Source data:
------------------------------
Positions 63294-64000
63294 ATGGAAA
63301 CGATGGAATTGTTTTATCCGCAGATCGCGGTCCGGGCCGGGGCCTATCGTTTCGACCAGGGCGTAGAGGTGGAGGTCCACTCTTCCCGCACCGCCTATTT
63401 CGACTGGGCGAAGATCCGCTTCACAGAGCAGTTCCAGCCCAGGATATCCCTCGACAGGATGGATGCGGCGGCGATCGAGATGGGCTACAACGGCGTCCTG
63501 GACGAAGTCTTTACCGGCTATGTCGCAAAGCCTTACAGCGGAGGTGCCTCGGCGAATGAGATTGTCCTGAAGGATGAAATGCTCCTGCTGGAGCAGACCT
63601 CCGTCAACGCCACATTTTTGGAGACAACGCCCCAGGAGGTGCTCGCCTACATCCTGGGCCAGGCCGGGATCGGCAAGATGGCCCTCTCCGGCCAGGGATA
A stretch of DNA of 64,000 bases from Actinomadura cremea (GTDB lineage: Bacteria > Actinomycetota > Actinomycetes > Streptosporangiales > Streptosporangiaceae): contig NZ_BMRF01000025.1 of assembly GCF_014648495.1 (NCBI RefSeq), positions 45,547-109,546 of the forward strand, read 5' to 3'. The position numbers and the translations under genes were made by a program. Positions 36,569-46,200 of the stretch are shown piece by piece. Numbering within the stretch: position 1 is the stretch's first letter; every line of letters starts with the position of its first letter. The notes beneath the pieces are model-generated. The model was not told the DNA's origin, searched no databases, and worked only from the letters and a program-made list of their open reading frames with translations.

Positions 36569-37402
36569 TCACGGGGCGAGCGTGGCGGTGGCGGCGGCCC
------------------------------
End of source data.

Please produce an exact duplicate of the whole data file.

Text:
Positions 63294-64000
63294 ATGGAAA
63301 CGATGGAATTGTTTTATCCGCAGATCGCGGTCCGGGCCGGGGCCTATCGTTTCGACCAGGGCGTAGAGGTGGAGGTCCACTCTTCCCGCACCGCCTATTT
63401 CGACTGGGCGAAGATCCGCTTCACAGAGCAGTTCCAGCCCAGGATATCCCTCGACAGGATGGATGCGGCGGCGATCGAGATGGGCTACAACGGCGTCCTG
63501 GACGAAGTCTTTACCGGCTATGTCGCAAAGCCTTACAGCGGAGGTGCCTCGGCGAATGAGATTGTCCTGAAGGATGAAATGCTCCTGCTGGAGCAGACCT
63601 CCGTCAACGCCACATTTTTGGAGACAACGCCCCAGGAGGTGCTCGCCTACATCCTGGGCCAGGCCGGGATCGGCAAGATGGCCCTCTCCGGCCAGGGATA
A stretch of DNA of 64,000 bases from Actinomadura cremea (GTDB lineage: Bacteria > Actinomycetota > Actinomycetes > Streptosporangiales > Streptosporangiaceae): contig NZ_BMRF01000025.1 of assembly GCF_014648495.1 (NCBI RefSeq), positions 45,547-109,546 of the forward strand, read 5' to 3'. The position numbers and the translations under genes were made by a program. Positions 36,569-46,200 of the stretch are shown piece by piece. Numbering within the stretch: position 1 is the stretch's first letter; every line of letters starts with the position of its first letter. The notes beneath the pieces are model-generated. The model was not told the DNA's origin, searched no databases, and worked only from the letters and a program-made list of their open reading frames with translations.

Positions 36569-37402
36569 TCACGGGGCGAGCGTGGCGGTGGCGGCGGCCC